“Jodie, we’re bringing some friends by in about 20 minutes. Four full chicken dinners. And some mozzarella sticks. I’ll make the coffee when we get there.”

That was two whole chickens, what was left of the slaw and potato salad, the deep-fried mozzarella sticks, dinner rolls and probably two or three other items that E.J. and his crew would order after they arrived. It also meant that I’d probably be there another couple of hours unless my boss offered to close up, which he sometimes did – when he was by himself or with his wife, Mary.

I returned to the kitchen to prepare the meal.

“Boss man hungry?” Doug shouted from his perch at the counter in the dining area. “He could prob’ly stand to miss a meal. Or two.”

I shook my head and chuckled. No matter how crude his language was or how high he’d get, Doug’s observations were spot on.

“How about a pizzaburger, Little Preach?”

He says, Son can you play me a memory

I’m not really sure how it goes

But it’s sad and it’s sweet and I knew it complete

When I wore a younger man’s clothes

Piano Man, Billy Joel, 1973

Grandpa’s message to Kianna #31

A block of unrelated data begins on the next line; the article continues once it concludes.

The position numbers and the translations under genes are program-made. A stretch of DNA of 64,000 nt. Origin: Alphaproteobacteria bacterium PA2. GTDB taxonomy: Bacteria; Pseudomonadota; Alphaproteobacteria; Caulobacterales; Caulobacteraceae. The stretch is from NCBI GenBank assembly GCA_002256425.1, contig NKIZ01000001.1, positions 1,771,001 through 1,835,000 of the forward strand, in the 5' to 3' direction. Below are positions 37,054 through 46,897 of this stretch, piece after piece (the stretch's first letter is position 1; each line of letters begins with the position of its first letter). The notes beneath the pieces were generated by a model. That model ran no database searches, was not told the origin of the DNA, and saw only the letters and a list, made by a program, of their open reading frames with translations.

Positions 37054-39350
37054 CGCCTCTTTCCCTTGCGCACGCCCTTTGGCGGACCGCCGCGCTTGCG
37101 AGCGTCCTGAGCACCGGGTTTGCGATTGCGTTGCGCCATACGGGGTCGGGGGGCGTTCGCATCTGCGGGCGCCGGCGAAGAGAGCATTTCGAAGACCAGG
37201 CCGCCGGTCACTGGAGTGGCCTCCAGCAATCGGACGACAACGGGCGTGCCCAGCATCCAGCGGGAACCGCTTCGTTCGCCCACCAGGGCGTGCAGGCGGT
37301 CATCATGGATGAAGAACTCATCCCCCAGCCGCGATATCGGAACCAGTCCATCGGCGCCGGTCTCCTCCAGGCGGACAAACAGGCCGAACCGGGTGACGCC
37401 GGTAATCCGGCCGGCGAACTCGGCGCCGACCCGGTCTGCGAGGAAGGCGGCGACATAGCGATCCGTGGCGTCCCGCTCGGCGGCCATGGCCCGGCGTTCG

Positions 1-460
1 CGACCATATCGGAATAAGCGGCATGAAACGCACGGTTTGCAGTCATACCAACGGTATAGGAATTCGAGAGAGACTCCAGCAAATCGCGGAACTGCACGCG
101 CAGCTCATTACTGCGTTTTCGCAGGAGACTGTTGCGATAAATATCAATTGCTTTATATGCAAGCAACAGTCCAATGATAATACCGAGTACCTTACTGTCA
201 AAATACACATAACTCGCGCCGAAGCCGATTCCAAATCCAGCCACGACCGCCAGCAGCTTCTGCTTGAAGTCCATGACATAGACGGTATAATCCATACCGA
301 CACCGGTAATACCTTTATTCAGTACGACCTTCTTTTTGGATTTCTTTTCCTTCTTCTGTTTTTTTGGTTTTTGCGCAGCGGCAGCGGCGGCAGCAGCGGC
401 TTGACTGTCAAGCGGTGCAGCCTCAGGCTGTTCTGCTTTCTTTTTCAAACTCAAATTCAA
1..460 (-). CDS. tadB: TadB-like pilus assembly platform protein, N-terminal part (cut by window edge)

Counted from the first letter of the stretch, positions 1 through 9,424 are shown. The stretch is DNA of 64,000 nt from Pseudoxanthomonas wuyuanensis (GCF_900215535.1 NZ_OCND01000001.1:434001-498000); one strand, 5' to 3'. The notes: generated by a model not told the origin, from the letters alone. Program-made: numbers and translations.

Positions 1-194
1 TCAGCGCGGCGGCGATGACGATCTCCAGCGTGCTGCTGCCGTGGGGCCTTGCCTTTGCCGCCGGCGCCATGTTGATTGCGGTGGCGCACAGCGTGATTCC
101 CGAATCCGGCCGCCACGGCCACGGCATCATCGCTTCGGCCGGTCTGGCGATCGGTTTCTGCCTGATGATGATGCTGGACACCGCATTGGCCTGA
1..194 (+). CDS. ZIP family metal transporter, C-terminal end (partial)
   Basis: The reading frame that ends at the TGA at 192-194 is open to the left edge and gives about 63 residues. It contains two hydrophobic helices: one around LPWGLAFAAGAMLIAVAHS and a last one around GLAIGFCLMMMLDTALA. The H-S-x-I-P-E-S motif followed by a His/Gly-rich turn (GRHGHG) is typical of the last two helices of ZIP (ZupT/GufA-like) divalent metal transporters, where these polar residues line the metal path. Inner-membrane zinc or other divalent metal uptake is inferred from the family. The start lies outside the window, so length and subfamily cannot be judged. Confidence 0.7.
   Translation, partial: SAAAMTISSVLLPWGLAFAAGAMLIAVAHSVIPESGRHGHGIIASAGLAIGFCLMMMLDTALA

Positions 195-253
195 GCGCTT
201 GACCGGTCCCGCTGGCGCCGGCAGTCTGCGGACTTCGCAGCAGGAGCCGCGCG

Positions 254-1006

Don’t let anyone tell you otherwise, but naps are good.

Of course, you’ll need to take lots of naps when you come home, and you’ll keep taking good, regular naps for a few years. Enjoy those naps. Savor your naps.

And if you’re wired anything like Grandpa, you’ll continue to not only need but will learn to cherish naps. I gets a second wind around 9 or 10 p.m. and usually have the most creative energy between that time and 1 a.m.

Grandpa had only a one hour nap on Sunday, but it was so deep and sound that I actually dreamed.

About you.

Grandpa napping on the sofa with his 5-week-old baby, Kishia. (Grammy was snapping the photo). Grandpa sometimes refers to that period as "The Unfortunate Mustache Period."

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The written record, etched in time

Countdown to Kianna

Eighteen days, 17, 16, 15, 14 — two weeks until Feb. 19, the date that Kianna Allene Brown is set to arrive.

Kelly — Grammy — finished sewing two mattress covers for Baby Kianna on Saturday, so it’s time. After we attend church with Kishia and Darnell this morning at One in Christ Baptist Church in Jefferson City, maybe we can have a little lunch and then drive to Boone Hospital to get little Kianna delivered.

Sure. Good plan.

The written record(s)